The goal of this lesson is to introduce students who are interested in human biology and biochemistry to the subtleties of energy metabolism (typically not presented in standard biology and biochemistry textbooks) through the lens of ATP as the primary energy currency of the cell. Avoiding the details of the major pathways of energy production (such as glycolysis, the citric acid cycle, and oxidative phosphorylation), this lesson is focused exclusively on ATP, which is truly the fuel of life. Starting with the discovery and history of ATP, this lesson will walk the students through 8 segments (outlined below) interspersed by 7 in-class challenge questions and activities, to the final step of ATP production by the ATP synthase, an amazing molecular machine. A basic understanding of the components and subcellular organization (e.g. organelles, membranes, etc.) and chemical foundation (e.g. biomolecules, chemical equilibrium, biochemical energetics, etc.) of a eukaryotic cell is a desired prerequisite, but it is not a must. Through interactive in-class activities, this lesson is designed to spark the students’ interest in biochemistry and human biology as a whole, but could serve as an introductory lesson to teaching advanced concepts of metabolism and bioenergetics in high school depending on the local science curriculum. No supplies or materials are needed.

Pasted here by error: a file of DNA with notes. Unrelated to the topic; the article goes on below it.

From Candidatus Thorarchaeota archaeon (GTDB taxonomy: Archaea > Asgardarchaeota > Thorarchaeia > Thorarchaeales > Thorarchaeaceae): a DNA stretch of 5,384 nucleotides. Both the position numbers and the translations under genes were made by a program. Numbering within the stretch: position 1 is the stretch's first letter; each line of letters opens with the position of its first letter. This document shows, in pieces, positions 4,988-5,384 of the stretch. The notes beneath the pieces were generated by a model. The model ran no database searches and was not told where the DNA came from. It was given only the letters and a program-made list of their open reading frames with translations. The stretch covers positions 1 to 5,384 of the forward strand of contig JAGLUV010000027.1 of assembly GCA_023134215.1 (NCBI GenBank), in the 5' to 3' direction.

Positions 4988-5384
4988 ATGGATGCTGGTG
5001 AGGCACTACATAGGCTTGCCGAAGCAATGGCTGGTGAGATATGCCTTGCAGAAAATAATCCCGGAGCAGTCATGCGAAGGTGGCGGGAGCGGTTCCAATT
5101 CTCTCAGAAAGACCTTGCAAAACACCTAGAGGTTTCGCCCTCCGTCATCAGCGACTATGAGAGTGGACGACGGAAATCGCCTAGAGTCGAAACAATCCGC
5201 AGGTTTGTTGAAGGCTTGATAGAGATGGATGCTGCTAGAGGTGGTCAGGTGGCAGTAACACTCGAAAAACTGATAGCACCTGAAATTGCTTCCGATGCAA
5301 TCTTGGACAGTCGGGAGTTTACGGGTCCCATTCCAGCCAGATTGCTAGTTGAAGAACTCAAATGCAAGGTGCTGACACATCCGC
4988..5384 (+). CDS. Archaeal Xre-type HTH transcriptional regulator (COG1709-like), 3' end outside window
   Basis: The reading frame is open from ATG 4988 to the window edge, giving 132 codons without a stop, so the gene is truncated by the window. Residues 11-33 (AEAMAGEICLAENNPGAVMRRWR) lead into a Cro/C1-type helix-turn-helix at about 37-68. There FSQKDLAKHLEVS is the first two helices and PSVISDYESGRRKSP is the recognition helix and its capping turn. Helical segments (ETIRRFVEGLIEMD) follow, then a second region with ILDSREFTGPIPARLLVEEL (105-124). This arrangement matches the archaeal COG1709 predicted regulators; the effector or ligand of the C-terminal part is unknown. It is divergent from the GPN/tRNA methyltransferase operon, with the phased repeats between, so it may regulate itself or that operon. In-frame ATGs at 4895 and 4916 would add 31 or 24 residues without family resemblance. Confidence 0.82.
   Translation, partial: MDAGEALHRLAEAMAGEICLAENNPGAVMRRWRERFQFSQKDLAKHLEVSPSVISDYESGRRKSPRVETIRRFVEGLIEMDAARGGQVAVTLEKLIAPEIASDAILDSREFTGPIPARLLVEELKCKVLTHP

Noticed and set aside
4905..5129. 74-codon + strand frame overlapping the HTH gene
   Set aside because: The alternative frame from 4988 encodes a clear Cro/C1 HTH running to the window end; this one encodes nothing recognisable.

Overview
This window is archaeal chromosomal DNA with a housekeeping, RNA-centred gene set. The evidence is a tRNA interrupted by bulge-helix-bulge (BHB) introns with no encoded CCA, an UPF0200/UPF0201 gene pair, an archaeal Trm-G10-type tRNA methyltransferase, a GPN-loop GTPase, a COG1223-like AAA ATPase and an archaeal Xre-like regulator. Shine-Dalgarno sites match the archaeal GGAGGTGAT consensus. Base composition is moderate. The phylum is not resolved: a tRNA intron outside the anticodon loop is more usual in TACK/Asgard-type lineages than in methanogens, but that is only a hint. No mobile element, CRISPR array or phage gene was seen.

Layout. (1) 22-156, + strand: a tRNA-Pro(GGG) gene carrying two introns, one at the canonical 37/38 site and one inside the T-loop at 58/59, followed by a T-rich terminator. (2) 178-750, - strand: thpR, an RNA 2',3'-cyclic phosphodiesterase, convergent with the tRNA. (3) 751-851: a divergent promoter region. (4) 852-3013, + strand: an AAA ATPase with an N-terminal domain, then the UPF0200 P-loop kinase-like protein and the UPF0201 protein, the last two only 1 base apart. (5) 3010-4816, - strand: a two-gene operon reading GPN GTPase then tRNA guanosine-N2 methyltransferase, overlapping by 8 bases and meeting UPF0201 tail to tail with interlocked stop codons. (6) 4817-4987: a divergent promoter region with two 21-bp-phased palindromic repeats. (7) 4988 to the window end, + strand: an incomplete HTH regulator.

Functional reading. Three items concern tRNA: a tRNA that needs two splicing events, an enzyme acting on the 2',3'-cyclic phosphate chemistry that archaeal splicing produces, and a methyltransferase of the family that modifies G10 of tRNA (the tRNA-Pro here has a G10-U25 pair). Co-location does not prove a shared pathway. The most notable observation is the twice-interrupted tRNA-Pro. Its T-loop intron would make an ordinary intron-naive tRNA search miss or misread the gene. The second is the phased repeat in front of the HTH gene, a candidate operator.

Subject:
Life Science
Biology
Material Type:
Lecture
Provider:
MIT
Provider Set:
MIT Blossoms
Author:
Christian Schubert
Date Added:
02/13/2015
Abdominal Cavity and Laparoscopic Surgery
Conditions of Use:
Read the Fine Print
Rating

For students interested in studying biomechanical engineering, especially in the field of surgery, this lesson serves as an anatomy and physiology primer of the abdominopelvic cavity. Students are introduced to the abdominopelvic cavity—a region of the body that is the focus of laparoscopic surgery—as well as the benefits and drawbacks of laparoscopic surgery. Understanding the abdominopelvic environment and laparoscopic surgery is critical for biomechanical engineers who design laparoscopic surgical tools.

Subject:
Engineering
Life Science
Anatomy/Physiology
Material Type:
Lesson Plan
Provider: